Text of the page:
Notice of Special Interest: Research to Advance the Understanding of Tobacco Product Pharmacokinetic Research NOT-OD-20-081 February 13, 2021 Rachel Grana Mayne, Ph.D., M.P.H.
rachel.mayne@nih.gov
Maximizing the Scientific Value of Existing Biospecimen Collections RFA-OD-19-021 (R21 Clinical Trial Not Allowed) March 9, 2021 Rachel Grana Mayne, Ph.D., M.P.H.
rachel.mayne@nih.gov
Secondary Analyses of Existing Datasets of Tobacco Use and Health RFA-OD-19-022 (R21 Clinical Trial Not Allowed) March 9, 2021 Rachel Grana Mayne, Ph.D., M.P.H.
rachel.mayne@nih.gov
Mentored Research Scientist Career Development Award in Tobacco Regulatory Research RFA-OD-20-008 (K01 Independent Clinical Trial Not Allowed)
RFA-OD-20-011 (K99/R00 Independent Clinical Trial Required)
July 11, 2022 Rachel Grana Mayne, Ph.D., M.P.H.
rachel.mayne@nih.gov
Pathway to Independence Award in Tobacco Regulatory Research RFA-OD-20-009 (K99/R00 Independent Clinical Trial Not Allowed)
RFA-OD-20-010 (K99/R00 Independent Clinical Trial Required)
July 11, 2022 Rachel Grana Mayne, Ph.D., M.P.H.
rachel.mayne@nih.gov

Archived Funding Opportunity Announcements Related to Ends

Title Announcement # Expiration Date Contact
Interventions to Prevent Electronic Nicotine Delivery Systems (ENDS) Use Among Adolescents RFA-DA-21-009 (R01 Clinical Trial Optional) October 20, 2020 Rachel Grana Mayne, Ph.D., M.P.H.
rachel.mayne@nih.gov

Selected Active NCI Grants focused on ENDS

PI Name Organization Name Project Title Project Number
Dr. Melissa Harrell, Ph.D. University of Texas ENDS Use Trajectories from Adolescence through Young Adulthood: A Longitudinal Study of Risk Factors and Profiles R01CA239097-02
Dr. Steven Kelder, Ph.D., M.P.H. University of Texas Middle School Cluster RCT to Evaluate E-Cigarette Prevention Program: Catch My Breath R01CA242171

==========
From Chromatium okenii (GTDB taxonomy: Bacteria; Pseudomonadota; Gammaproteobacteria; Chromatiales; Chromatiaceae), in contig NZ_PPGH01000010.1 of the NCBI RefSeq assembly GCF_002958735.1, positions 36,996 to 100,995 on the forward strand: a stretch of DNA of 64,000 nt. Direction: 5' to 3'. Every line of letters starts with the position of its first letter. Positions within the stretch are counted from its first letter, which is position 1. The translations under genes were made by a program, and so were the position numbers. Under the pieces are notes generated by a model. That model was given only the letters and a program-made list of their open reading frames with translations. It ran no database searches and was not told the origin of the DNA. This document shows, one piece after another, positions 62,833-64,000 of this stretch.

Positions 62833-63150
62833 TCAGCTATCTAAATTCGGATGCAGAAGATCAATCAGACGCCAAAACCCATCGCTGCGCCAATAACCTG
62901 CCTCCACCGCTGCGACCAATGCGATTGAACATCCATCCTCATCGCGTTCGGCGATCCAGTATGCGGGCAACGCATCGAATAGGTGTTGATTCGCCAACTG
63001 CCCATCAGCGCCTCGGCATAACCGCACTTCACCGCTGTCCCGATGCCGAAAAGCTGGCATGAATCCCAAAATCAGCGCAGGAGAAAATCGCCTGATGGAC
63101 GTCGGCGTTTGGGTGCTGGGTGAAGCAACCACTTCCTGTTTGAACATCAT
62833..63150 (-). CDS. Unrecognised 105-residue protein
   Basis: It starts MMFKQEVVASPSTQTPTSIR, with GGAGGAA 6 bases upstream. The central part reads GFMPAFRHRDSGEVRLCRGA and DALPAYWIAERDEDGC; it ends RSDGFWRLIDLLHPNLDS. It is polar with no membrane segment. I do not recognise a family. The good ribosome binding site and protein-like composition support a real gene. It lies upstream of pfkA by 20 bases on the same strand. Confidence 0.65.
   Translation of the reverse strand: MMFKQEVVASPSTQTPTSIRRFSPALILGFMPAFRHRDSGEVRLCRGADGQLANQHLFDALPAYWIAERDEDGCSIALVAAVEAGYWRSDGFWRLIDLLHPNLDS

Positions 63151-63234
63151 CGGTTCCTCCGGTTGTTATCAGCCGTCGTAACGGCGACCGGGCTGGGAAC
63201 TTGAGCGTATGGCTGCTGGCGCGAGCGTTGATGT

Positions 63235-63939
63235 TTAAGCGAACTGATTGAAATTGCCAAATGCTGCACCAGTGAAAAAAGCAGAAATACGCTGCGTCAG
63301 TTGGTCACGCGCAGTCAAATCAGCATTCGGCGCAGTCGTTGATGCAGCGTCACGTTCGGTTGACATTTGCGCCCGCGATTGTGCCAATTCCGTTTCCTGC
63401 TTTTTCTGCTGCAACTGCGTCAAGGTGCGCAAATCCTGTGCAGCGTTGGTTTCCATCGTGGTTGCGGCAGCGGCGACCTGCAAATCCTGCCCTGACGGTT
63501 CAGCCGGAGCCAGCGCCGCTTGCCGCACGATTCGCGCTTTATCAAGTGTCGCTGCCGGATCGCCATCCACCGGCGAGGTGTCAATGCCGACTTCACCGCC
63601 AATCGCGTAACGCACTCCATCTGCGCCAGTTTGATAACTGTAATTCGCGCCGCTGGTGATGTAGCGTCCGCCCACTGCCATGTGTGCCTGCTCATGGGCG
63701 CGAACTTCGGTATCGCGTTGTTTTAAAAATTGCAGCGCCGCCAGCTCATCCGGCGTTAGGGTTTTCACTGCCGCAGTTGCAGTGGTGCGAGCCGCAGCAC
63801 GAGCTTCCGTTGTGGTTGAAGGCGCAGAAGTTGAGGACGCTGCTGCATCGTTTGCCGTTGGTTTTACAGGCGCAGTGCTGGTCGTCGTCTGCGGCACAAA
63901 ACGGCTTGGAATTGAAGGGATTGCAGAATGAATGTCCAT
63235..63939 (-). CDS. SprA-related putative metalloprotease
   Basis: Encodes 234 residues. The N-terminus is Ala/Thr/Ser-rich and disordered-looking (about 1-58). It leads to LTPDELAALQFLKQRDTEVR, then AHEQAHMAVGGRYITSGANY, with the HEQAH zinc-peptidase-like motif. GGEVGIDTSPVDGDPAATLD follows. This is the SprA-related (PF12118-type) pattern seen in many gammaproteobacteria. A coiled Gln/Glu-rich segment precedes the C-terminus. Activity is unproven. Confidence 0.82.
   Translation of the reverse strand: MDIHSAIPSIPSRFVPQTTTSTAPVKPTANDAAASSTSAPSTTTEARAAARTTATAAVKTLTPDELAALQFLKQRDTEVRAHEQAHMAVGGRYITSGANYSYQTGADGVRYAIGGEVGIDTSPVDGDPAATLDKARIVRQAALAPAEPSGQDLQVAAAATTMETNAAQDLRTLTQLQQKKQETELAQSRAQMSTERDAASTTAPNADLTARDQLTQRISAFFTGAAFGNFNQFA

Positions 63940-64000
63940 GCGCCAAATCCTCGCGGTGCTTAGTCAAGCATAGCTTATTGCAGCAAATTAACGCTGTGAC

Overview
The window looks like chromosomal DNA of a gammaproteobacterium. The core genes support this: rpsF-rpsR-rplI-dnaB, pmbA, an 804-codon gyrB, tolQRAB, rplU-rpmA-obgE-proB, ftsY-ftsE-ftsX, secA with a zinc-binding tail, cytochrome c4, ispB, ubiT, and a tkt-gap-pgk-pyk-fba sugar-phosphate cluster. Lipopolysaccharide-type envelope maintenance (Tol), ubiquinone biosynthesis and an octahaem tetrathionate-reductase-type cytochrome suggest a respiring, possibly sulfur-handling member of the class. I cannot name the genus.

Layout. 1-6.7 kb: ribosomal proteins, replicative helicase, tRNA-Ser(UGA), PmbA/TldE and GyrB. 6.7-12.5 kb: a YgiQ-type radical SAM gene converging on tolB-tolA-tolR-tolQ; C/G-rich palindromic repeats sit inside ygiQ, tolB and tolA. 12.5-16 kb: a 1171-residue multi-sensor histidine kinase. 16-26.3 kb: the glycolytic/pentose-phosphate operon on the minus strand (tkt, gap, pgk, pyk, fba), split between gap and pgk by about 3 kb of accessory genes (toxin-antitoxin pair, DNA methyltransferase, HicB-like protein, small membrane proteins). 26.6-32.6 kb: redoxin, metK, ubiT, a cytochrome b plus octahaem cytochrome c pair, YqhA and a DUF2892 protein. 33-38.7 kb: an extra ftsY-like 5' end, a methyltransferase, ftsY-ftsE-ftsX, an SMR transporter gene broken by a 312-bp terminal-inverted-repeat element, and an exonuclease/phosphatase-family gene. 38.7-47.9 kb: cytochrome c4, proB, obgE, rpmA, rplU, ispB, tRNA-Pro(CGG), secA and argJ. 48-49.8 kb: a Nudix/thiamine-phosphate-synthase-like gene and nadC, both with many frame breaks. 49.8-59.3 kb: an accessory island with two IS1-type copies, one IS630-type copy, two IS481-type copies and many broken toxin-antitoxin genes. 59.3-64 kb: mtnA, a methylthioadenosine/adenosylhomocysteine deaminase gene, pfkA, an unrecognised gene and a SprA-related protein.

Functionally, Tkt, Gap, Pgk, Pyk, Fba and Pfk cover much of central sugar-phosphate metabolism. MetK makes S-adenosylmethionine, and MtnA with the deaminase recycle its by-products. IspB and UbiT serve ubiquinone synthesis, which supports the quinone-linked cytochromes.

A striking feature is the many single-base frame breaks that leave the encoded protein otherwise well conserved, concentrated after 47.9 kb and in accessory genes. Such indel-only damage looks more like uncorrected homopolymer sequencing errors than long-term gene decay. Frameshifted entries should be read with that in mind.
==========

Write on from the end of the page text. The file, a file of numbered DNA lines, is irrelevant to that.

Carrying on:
Dr. Megan Piper, Ph.D. University of Wisconsin Understanding the Real-World Impact of the Use of Three Alternate Nicotine-Delivery Products on Combustible Cigarette Use R01CA239309-02

Additional Resources

E-cigarette, Or Vaping Product Use- Associated Lung Injury (Evali)

In Fall 2019, CDC, the U.S. Food and Drug Administration (FDA), state and local health departments, and other clinical and public health partners investigated a multistate outbreak of lung injury associated with e-cigarette, or vaping, product (devices, liquids, refill pods, and/or cartridges) use. CDC, in collaboration with state and local health partners, medical professionals and academic researchers, provided guidance to clinicians, health departments, and the public. Vitamin E acetate, an additive used in THC-containing products obtained from largely informal sources (e.g. family, friends, and in-person or online dealers), has been strongly linked to EVALI. However, evidence is not sufficient to rule out the contribution of other chemicals of concern, including chemicals in either THC or non-THC products, in some of the reported EVALI cases.

Additional information is available from the CDC here:  https://www.cdc.gov/tobacco/basic_information/e-cigarettes/severe-lung-disease.html

CDC’s General ENDS Information

NHLBI Director’s Message on Vaping

NIDA ENDS Information

Teen.Smokefree.gov: How to Quit Vaping

2020 Smoking Cessation: A Report of the Surgeon General

2016 Surgeon General’s Report: E-Cigarette Use Among Youth and Young Adults

2019 AACR E-cigarette Congressional Briefing: E-cigarettes and Nicotine Addiction: A Potential Public Health Crisis for Youth and Young Adults (event held June 12, 2019) exit disclaimer

2018 Surgeon General’s Advisory on E-cigarette Use Among Youth

2018 National Academies of Science Engineering and Medicine (NASEM) report, Public Health Consequences of E-Cigarettes exit disclaimer

ASTHO ENDS Resources exit disclaimer

Last Updated
November 02, 2020